Shenmue isn’t for everyone, and the make or break moment, I think, is in the last third or so of the story. Though the heart of the game is undoubtedly in its sleepy neighbourhoods and the downtown area of Dobuita, with shops, bars and arcades lining its winding streets, the harbour is when things get truly interesting – and is where the game’s devotion to the everyday and all its mundanities – which I mean with the utmost affection, as it’s the game’s strength! – is at its purest.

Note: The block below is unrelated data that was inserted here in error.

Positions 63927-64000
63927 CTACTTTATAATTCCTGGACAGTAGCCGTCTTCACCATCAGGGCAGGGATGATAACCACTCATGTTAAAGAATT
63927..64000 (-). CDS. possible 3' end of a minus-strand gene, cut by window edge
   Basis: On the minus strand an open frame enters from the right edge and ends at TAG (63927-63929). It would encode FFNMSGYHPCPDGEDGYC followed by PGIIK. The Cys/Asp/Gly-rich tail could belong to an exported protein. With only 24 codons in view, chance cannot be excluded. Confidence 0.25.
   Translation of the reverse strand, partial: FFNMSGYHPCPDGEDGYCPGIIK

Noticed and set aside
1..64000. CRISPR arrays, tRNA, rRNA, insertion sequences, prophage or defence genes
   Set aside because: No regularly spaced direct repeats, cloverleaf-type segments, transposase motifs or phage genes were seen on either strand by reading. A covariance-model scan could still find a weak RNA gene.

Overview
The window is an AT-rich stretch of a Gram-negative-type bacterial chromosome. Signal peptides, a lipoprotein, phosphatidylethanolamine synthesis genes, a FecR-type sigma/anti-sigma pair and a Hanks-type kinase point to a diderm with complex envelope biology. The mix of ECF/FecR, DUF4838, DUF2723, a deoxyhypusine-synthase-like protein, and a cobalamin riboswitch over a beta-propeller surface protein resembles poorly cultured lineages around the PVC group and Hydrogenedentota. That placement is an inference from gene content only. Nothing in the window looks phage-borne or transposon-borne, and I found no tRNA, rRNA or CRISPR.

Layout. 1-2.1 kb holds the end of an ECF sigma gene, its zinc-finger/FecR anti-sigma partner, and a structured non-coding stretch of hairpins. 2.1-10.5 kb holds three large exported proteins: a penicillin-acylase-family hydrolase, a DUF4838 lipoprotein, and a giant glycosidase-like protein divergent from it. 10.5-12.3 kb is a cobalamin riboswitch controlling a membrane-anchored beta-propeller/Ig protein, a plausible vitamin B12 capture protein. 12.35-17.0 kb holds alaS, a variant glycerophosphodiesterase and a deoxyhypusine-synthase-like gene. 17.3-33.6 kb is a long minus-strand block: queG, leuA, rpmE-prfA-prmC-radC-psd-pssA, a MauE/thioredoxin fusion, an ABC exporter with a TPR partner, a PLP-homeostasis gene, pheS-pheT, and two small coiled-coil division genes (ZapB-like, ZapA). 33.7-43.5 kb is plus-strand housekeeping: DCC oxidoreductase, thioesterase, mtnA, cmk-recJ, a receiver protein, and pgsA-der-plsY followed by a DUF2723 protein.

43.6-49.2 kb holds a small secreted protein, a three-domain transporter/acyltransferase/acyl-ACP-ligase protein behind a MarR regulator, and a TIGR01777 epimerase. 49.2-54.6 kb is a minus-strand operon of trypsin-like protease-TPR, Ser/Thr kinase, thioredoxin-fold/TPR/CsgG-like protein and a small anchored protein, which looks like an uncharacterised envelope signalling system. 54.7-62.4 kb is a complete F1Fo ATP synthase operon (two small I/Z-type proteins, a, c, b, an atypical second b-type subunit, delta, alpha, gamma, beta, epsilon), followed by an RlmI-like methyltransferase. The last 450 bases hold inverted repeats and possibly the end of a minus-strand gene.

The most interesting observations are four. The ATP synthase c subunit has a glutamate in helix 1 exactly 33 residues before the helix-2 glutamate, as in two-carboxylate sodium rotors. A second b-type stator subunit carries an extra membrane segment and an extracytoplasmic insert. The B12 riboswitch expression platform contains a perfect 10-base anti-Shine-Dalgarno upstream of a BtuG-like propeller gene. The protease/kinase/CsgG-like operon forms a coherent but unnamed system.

Let’s be more clear what I’m talking about – it’s working the forklift job. Shenmue’s final stretch removes the freedom that teenage detective work provides, and locks you into a 9-5 job moving crates from one warehouse to another. Shenmue is a wonderful slice of escapist tourism that has aged brilliantly, especially for those who want to experience a taste of virtual Japan (and Japan in the 80s no less), but you could argue being put to work is going a step too far.